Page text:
Not on the Damascus road nor in a Tel Aviv apartment but in a Somerset field, I was finally turned round. It wasn't a voice from the sky, but it was a clear conviction which has never left me in spite of doubts. We sought the woman out. She told us her story, which included being banned from leading the youth group in her church years earlier and made unwelcome there. Since then she had not lost her faith, simply her fellowship. When I embraced her and her partner, she commented, "You know, you're the first Christian who has hugged me since I came out." And so supporting LGBTI+ people has become important to me. I want them to know that they are just as much loved and just as unconditionally as any other of us human beings. I have been indignant at the bile and vitriol directed at gay Christians by others who also call themselves Christians. This terribly happened when Christian musician, Vicky Beeching, admitted to a newspaper journalist that she was and always had been gay. She wrote her story in her painful book, Undivided, (see my review here Undivided by Vicky Beeching) in which incidentally she picks up the parallel of the story of Peter and the Gentiles. This week I hesitate to use the word, but the reaction to her coming out has been as near to verbal crucifixion as I have witnessed.
Having met and talked to LGBT people and their parents, especially within the church, I know that it's not a lifestyle choice. It is in their hardwiring. Which is why "conversion therapy" of any sort is so cruel. It's saying either, "You are an egregious sinner, who needs to be converted," or, "You are dangerously ill and need to be healed." I am glad the Church of England has called for it to be banned, but sad that other Christians disagree (Evangelicals urge PM not to ban conversion therapy). In her very good Thought for the Day on Radio 4's Today programme, Catherine Pepinster (listen here) quoted the late Cardinal Basil Hume: "In whatever context it arises and always respecting the appropriate manner of its expression, love between two persons whether of the same sex or a different sex is to be treasured and respected." Yes, all faithful love is to be treasured.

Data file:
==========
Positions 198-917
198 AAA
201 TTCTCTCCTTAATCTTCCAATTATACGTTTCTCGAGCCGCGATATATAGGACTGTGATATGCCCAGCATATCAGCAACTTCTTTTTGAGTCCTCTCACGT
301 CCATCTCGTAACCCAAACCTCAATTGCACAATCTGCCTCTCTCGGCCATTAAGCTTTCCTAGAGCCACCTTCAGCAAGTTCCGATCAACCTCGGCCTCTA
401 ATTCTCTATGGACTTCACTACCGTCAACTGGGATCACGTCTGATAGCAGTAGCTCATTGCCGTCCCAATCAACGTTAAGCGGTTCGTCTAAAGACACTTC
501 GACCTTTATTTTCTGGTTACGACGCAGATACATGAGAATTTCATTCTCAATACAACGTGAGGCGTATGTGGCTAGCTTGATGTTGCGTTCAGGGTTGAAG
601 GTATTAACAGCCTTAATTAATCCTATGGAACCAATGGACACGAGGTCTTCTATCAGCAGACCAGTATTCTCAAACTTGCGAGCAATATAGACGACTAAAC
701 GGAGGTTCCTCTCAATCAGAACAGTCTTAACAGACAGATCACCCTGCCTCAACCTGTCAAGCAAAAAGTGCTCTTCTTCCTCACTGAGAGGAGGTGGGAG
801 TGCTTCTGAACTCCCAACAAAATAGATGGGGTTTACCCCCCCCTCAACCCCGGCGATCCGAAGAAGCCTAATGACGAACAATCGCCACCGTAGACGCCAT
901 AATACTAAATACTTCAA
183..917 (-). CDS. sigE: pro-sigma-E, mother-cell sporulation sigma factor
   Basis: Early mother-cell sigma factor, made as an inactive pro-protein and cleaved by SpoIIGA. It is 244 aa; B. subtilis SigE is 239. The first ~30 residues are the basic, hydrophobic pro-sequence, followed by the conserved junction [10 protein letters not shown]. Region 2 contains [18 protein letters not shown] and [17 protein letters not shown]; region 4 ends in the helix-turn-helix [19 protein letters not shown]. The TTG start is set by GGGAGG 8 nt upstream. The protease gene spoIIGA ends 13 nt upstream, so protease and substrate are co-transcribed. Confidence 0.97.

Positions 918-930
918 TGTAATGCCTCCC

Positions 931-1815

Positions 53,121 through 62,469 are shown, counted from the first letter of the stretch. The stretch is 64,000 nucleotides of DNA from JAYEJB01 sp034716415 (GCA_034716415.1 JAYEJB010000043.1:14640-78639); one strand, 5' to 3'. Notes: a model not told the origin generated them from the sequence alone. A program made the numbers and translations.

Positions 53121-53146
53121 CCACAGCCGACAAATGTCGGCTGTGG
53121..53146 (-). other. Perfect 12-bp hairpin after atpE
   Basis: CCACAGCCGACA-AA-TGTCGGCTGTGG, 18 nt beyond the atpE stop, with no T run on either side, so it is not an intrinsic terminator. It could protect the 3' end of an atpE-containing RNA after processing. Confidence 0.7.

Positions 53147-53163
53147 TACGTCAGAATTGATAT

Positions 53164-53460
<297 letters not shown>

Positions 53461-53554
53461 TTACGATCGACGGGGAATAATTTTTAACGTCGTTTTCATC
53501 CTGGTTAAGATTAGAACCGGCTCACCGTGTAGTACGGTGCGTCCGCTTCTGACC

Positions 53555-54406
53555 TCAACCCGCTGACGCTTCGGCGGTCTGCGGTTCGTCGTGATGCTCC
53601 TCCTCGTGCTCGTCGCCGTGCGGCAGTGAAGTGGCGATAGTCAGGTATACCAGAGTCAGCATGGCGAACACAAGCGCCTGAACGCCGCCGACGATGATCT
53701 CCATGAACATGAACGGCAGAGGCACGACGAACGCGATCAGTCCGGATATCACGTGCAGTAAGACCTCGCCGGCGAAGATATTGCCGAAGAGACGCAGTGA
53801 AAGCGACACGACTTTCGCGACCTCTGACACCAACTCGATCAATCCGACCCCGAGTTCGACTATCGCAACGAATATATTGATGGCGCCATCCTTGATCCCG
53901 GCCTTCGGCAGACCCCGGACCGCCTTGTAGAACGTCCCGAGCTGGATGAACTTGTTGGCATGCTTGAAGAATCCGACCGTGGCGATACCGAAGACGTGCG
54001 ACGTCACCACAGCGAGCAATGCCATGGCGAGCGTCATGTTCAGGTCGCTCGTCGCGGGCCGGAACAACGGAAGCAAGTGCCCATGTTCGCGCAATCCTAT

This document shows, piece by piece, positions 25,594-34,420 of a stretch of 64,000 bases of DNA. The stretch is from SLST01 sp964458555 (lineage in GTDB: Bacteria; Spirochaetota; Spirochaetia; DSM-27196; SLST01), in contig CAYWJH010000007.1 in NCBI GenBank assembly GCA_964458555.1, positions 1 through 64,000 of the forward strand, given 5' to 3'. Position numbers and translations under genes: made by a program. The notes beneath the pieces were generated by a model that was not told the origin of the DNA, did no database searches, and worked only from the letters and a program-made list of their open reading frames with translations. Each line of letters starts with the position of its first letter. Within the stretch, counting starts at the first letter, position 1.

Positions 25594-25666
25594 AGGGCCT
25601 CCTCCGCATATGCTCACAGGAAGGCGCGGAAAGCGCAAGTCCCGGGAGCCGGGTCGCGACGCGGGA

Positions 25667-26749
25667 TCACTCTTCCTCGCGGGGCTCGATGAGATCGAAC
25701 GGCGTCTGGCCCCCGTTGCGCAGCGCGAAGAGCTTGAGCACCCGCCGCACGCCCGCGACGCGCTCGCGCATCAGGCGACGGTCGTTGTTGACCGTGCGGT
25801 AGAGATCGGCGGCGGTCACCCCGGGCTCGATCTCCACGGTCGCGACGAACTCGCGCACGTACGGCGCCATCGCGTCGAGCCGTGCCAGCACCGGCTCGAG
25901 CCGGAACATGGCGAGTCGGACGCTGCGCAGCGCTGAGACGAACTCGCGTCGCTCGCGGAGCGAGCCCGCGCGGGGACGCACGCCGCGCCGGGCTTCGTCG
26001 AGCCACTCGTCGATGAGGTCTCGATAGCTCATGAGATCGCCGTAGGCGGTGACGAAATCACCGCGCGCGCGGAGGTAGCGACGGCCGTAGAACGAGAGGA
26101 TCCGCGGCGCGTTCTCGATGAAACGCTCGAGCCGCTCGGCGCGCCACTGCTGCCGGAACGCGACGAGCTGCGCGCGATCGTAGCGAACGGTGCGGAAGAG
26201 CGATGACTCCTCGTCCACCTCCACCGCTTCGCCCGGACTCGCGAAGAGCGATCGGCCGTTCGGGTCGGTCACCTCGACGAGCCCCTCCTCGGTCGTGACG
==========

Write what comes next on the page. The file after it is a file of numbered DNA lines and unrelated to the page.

Who's to say whether I'm still an evangelical - not that I have much time for exclusive labels? I'd simply say I'm a sinner who tries to learn from and follow Jesus.
And so, to my dedicatees, and all your sisters and brothers, I will say, God welcomes you without reservation in His Church and you will find many churches who will also welcome you unreservedly. You're no worse a sinner than I am; and you don't need to be cured. You are loved for who you are.